We were back on the road; disposable cups of tea in our hands, sitting cosily in our car seats listening to the melodious raindrops as they hit the windscreen ─ a sound I felt came directly from paradise.
People ran around to find shelter as children enjoyed the rain like free birds. These children truly looked like angels disguised as humans ─ laughing, cheering, screaming at the top of their lungs, and splashing water on one another. Watching them have so much fun was like therapy to the soul. For a moment, I felt a pang of desire to join them, but it was time to pursue the rest of our journey.
We reached Kaan Mitarzai by 3:15pm. It was once the highest railway station, above seal-level, in the world. This place faces some of Balochistan’s chilliest dry winters.
“You can encounter many problems with your vehicle because of the winter. Your car may not start in the morning or the water in the radiator may freeze up,” said Iqbal, my driver.
I could see farms and gardens from far across. Many travellers stop and pick fresh fruit off the trees and the locals don’t mind at all.
We came to Ziarat point from where we took off towards Kuchlak. Another tip; whenever you are crossing Kuchlak, do not forget to buy fruit from here. Fruits all across Pakistan are delivered from Kuchlak.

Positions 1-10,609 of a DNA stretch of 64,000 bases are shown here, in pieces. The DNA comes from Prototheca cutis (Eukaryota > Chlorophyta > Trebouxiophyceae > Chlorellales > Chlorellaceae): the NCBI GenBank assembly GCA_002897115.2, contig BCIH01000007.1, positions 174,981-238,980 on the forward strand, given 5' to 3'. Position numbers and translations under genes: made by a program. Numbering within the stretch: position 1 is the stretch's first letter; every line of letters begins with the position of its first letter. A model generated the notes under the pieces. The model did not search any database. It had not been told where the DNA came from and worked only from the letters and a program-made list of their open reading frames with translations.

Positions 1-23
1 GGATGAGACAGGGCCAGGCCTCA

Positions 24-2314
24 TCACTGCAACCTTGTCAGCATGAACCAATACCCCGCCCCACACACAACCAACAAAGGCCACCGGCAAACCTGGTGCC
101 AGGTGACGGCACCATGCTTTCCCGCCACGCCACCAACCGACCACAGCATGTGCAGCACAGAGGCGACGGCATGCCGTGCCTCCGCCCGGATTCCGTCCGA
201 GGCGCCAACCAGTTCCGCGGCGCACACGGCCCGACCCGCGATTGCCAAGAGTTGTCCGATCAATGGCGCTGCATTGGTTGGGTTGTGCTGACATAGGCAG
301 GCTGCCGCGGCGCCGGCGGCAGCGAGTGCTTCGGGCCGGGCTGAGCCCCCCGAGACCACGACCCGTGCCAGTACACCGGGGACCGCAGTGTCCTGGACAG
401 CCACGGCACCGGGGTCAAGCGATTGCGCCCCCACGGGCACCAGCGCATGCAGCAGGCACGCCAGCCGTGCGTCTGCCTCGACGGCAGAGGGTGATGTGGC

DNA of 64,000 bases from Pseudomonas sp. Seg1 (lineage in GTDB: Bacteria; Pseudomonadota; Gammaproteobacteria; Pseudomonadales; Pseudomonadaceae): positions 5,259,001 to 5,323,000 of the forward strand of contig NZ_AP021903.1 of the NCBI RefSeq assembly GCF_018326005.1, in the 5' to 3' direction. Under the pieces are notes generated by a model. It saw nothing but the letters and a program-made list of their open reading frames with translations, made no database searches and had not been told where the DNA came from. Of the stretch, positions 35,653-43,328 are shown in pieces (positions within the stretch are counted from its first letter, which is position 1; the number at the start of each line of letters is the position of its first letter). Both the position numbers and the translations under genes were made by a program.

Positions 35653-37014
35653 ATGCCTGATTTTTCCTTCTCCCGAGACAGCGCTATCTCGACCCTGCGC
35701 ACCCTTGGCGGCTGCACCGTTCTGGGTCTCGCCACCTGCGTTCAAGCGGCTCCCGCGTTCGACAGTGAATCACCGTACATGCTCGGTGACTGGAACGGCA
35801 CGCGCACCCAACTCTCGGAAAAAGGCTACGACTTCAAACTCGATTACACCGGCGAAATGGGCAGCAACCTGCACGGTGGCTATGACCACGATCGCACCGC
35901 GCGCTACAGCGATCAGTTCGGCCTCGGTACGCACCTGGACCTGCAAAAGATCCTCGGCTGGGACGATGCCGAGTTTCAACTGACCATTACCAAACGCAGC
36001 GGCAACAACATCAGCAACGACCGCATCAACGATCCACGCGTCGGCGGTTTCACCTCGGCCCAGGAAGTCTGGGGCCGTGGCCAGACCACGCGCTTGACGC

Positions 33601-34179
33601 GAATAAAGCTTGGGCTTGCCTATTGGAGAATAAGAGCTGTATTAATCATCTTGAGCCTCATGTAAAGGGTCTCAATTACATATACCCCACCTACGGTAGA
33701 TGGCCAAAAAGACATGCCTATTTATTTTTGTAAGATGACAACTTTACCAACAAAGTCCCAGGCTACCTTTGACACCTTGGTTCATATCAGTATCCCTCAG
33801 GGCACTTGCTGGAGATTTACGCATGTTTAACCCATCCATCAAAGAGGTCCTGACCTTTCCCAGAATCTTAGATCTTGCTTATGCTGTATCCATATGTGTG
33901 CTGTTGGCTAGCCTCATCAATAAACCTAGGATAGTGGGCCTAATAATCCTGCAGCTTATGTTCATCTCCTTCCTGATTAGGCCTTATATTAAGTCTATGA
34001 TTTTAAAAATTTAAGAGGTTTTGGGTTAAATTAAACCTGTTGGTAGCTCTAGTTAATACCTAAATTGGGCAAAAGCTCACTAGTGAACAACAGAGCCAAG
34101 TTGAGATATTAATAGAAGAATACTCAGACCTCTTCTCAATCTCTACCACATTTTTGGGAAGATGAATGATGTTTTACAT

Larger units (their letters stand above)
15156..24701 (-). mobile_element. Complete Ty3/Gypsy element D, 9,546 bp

At exactly 4:15am, a “Welcome to Quetta” sign greeted us. We had finally reached our destination. And that’s when it started, my endless narration to my cousins of our breathtakingly adventurous journey there. They, on the other hand, were very used to travelling on this road and so their reaction was a mere,
“Been there, done that. What’s new?”
Pakistan is an amazing piece of land and most of us are unaware of the beauty that lies within our country. These are untold stories of my motherland, secrets hidden deep within its mountain moulds, but open for all to see and discover. Having written this post, I feel like I have fulfilled some of my obligation as a Pakistani- letting all of you know about the beauties of our motherland.
I suggest you take your backpacks and find a new horizon. While writing about my travelling experience with full focus, I was able to relive the beautiful memories of my journey to Quetta and I hope you were able to picture it too.
Where we choose Spain, Switzerland or Mauritius as our vacationing spots, we have forgotten that our own land is a chunk of paradise.
As I write, I sit in my house in the UAE reminiscing about the ten hours that breathed life into me.
What we all need is to find something that can make us feel alive again. I found moments of pure life; have you found yours?
PHOTOS: ASIF NAWAZ